"The one way to find out where we need to improve is giving these guys more responsibility and more freedom in Spring Training and see what they do with it," Price said on Saturday. "We're not going to get to Opening Day and then give the green light to everyone. However, in Spring Training, it's the perfect time to evaluate what these guys are capable of doing and which guys need extra help."
Price believes giving players the chance to run during camp will create more discussion between them and the coaches and the opportunity for more teaching.
"We were a really good, aggressive baserunning team back in 2010," Price said. "A lot of people said it was the Scott Rolen effect, because he's such a professional. He took advantage of everything that was given to him. I think we want to get back there."
Reds right fielder Jay Bruce embraced the approach of running more this spring.
"We didn't run the bases very well last year in my opinion," Bruce said. "We have to do a better job of that and we're going to. That's one thing that's on the docket for me: take the extra base and be the best baserunner you can. That's something you can control."
The Reds were tied for 10th in the National League last season with 67 stolen bases. Only a handful of players attempted more than 10 steals, and Zack Cozart did not make any attempts. The club often relied on the big home run rather than manufacturing runs.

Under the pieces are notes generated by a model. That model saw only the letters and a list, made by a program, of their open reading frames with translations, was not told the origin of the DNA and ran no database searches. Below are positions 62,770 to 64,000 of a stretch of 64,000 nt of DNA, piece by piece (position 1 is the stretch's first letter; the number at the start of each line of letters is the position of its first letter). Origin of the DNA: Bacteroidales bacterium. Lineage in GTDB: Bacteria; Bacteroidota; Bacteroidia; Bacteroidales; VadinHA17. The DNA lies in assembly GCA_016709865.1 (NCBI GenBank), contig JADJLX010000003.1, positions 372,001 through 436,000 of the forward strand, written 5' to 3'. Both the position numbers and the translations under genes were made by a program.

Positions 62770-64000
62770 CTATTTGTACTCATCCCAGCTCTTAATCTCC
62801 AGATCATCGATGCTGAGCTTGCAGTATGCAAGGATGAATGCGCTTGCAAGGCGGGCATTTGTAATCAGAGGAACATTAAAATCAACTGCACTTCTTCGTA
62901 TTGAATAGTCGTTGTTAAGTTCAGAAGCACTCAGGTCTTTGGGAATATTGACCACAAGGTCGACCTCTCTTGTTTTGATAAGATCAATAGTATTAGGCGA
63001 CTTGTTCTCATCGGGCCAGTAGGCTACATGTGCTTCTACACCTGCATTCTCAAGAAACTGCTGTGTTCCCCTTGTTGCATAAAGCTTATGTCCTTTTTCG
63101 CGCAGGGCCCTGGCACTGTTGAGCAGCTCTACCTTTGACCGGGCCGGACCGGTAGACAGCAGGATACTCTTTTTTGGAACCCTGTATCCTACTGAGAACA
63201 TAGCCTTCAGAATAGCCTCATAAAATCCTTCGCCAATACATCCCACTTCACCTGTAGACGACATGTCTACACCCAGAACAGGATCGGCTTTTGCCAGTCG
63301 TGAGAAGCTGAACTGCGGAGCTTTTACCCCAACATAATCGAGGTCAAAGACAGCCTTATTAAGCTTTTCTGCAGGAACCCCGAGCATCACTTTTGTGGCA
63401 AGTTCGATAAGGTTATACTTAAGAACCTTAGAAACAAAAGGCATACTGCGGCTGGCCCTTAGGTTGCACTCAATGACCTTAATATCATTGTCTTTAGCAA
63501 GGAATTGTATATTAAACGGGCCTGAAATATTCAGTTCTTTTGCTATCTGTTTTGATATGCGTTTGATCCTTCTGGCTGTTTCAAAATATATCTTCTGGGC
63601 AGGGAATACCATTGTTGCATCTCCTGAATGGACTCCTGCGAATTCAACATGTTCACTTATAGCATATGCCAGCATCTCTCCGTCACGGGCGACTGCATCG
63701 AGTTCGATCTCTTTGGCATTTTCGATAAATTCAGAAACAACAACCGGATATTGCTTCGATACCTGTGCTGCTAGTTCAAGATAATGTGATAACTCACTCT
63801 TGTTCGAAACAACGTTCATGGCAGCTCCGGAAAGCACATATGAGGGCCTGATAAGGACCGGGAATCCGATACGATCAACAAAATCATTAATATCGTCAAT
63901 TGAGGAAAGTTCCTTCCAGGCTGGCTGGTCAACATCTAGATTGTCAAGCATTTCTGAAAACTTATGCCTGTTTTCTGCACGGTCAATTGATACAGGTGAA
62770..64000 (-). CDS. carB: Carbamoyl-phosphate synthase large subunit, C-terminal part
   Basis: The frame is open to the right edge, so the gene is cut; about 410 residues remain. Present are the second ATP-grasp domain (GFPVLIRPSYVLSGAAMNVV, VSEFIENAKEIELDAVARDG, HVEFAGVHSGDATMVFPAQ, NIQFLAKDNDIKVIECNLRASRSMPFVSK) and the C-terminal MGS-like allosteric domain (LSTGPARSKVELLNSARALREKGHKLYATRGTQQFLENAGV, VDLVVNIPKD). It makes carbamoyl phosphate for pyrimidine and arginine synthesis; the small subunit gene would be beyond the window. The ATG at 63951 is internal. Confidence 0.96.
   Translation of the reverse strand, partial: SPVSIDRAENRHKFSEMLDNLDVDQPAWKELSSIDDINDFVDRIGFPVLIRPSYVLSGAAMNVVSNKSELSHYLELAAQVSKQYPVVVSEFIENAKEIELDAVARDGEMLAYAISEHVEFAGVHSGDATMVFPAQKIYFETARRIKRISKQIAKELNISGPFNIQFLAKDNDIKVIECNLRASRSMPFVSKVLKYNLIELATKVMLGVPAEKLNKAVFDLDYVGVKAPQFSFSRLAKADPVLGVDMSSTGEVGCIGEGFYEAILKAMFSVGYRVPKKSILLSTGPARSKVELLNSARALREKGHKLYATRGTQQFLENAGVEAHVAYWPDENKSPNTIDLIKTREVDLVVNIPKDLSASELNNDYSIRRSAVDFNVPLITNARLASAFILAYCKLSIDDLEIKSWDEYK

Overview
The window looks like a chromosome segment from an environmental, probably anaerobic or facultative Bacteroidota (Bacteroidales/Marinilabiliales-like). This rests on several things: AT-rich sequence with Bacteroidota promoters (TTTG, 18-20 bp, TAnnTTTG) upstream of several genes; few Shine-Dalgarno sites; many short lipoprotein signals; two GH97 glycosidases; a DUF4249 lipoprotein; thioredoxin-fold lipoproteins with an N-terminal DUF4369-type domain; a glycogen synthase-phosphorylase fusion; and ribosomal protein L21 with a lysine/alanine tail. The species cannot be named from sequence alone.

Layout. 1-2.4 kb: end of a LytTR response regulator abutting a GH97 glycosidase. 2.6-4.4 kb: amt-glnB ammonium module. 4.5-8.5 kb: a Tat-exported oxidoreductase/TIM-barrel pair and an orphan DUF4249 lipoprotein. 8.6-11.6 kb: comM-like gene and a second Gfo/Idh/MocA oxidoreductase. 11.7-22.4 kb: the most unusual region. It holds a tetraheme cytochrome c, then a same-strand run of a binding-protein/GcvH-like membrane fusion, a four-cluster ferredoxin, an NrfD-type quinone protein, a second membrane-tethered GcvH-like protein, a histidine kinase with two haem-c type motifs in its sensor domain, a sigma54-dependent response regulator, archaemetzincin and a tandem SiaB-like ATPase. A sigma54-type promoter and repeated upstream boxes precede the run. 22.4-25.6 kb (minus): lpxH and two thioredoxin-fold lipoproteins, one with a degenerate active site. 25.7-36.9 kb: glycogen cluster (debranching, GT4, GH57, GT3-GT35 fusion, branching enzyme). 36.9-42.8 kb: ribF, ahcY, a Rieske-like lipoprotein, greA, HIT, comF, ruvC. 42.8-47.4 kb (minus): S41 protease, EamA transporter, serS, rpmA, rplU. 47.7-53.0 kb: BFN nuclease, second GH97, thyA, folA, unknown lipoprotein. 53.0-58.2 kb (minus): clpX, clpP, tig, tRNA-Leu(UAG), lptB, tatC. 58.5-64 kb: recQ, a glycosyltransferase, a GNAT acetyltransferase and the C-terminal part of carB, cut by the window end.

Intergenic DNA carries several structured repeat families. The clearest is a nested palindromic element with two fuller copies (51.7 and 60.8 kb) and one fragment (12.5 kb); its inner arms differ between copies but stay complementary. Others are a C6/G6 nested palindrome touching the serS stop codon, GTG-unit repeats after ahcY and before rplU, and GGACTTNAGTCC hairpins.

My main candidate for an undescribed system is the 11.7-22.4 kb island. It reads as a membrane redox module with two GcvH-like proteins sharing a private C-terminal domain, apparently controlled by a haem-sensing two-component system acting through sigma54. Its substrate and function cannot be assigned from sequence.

The presence of rookie Billy Hamilton atop the order will bring more steals, but Price would like to see improvement all the way down the order.
"I know that we need to be able to create scoring opportunities, especially in that bottom third of our lineup," Price said. "Being station to station didn't give us as many opportunities to score that I would have liked. I think we have to be somewhat creative."
"I think it's great. It's letting baseball players play baseball," Bruce said. "Each player will -- from the results -- will be aware of what they can and can't do. And if the player isn't, I'm sure Bryan and the staff will be watching. They will know who can and who can't."
Mark Sheldon is a reporter for MLB.com. Read his blog, Mark My Word, and follow him on Twitter @m_sheldon. This story was not subject to the approval of Major League Baseball or its clubs.